The workshop that day was designed to help children, who are living in a different culture and possibly move frequently, have a strategy for parting. He called it building a RAFT, which is an acronym for the steps one should go through. Here is how you build your RAFT for saying goodbye:
Reconciliation- Don’t leave relationships loose-ended. Say what you need to say to people so you can both go peacefully and not try to avoid one another the rest of your lives. People who move frequently can delude themselves into thinking they can just leave awkward relationships behind, but they end up taking that emotional baggage with them, which could even affect their abilities to form significant relationships in their next locations.
Affirmation- Tell people that they have been important to you, that you have appreciated the time you have had together, and that you will miss them. There are two sides to a parting. There is the one leaving and the one being left behind. Both sides of the relationship need to know that they have been of significance to the other.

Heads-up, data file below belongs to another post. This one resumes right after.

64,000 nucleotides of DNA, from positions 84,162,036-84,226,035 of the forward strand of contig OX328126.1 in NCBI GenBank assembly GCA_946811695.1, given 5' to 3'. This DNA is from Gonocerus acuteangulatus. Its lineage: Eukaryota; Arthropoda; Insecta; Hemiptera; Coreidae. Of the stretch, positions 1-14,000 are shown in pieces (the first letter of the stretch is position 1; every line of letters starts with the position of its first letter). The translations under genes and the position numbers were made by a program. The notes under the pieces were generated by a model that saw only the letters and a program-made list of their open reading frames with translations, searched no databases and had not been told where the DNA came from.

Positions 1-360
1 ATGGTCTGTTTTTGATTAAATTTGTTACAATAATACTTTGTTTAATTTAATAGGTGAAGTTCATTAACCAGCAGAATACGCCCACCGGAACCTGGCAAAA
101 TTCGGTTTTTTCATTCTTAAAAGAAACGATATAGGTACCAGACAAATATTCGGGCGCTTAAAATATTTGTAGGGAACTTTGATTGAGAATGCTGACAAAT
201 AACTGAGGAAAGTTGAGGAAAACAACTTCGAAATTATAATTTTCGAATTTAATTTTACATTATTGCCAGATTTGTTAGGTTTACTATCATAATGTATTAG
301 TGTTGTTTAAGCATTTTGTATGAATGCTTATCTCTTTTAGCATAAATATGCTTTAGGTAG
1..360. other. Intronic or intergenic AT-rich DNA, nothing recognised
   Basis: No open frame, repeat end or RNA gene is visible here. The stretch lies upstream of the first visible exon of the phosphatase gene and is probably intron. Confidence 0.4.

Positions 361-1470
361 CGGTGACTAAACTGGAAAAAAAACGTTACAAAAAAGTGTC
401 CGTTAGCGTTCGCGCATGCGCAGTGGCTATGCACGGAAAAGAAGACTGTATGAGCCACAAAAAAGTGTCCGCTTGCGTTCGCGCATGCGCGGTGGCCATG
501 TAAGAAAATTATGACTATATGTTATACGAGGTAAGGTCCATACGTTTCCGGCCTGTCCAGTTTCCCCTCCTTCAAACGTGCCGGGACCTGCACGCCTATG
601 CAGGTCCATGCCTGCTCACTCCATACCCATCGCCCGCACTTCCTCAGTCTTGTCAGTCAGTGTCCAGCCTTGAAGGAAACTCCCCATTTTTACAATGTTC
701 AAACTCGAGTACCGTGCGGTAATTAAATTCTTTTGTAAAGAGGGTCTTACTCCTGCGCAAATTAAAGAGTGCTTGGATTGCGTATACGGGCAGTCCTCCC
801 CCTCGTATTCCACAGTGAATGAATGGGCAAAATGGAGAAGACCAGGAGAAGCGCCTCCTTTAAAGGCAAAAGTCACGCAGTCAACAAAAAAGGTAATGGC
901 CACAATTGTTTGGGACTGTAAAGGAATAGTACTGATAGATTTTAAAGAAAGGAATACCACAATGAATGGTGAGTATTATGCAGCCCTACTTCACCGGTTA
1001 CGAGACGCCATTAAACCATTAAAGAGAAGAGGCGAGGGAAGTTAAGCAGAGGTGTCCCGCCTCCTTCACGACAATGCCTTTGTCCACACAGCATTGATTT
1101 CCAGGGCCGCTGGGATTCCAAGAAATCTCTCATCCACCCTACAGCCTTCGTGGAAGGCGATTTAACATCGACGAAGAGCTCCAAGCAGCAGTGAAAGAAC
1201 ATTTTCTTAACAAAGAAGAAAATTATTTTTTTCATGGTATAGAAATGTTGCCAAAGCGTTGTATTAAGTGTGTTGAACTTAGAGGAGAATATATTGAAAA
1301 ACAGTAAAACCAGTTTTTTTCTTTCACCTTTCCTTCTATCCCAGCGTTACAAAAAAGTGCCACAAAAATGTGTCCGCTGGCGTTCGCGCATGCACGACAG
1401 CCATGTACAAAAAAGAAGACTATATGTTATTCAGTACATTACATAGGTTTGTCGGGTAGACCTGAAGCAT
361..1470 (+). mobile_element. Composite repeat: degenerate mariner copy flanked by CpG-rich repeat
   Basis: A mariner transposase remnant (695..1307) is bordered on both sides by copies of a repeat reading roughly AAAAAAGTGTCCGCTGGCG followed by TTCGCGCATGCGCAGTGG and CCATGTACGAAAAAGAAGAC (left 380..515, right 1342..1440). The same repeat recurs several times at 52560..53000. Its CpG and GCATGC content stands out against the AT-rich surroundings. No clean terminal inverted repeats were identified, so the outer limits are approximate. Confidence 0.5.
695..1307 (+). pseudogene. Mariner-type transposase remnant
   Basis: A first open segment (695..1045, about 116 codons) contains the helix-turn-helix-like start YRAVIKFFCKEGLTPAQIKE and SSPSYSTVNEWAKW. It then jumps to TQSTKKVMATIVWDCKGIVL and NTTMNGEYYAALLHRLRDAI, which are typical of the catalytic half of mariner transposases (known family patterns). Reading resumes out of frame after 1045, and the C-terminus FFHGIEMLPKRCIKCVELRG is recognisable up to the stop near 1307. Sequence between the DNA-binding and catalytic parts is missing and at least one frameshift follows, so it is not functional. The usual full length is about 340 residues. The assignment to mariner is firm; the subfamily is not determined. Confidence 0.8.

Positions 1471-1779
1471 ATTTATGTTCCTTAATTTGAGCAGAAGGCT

Farewells- Touch base with all of your favorite places and people, knowing it is your last time. The final weeks or days before a move can get so hectic with goodbye parties, but you must also fit in time to go to your favorite beach, take that walk you have loved, or eat at a favorite restaurant one final time.
Think about your next move- You have to get excited about where you’re heading toward or you won’t have the momentum to take you there. Think about ways you can change your life for the better with this move. Cast off commitments and possessions that aren’t making your life better and only take along what you love and need. Get excited about all of the new possibilities this move will present.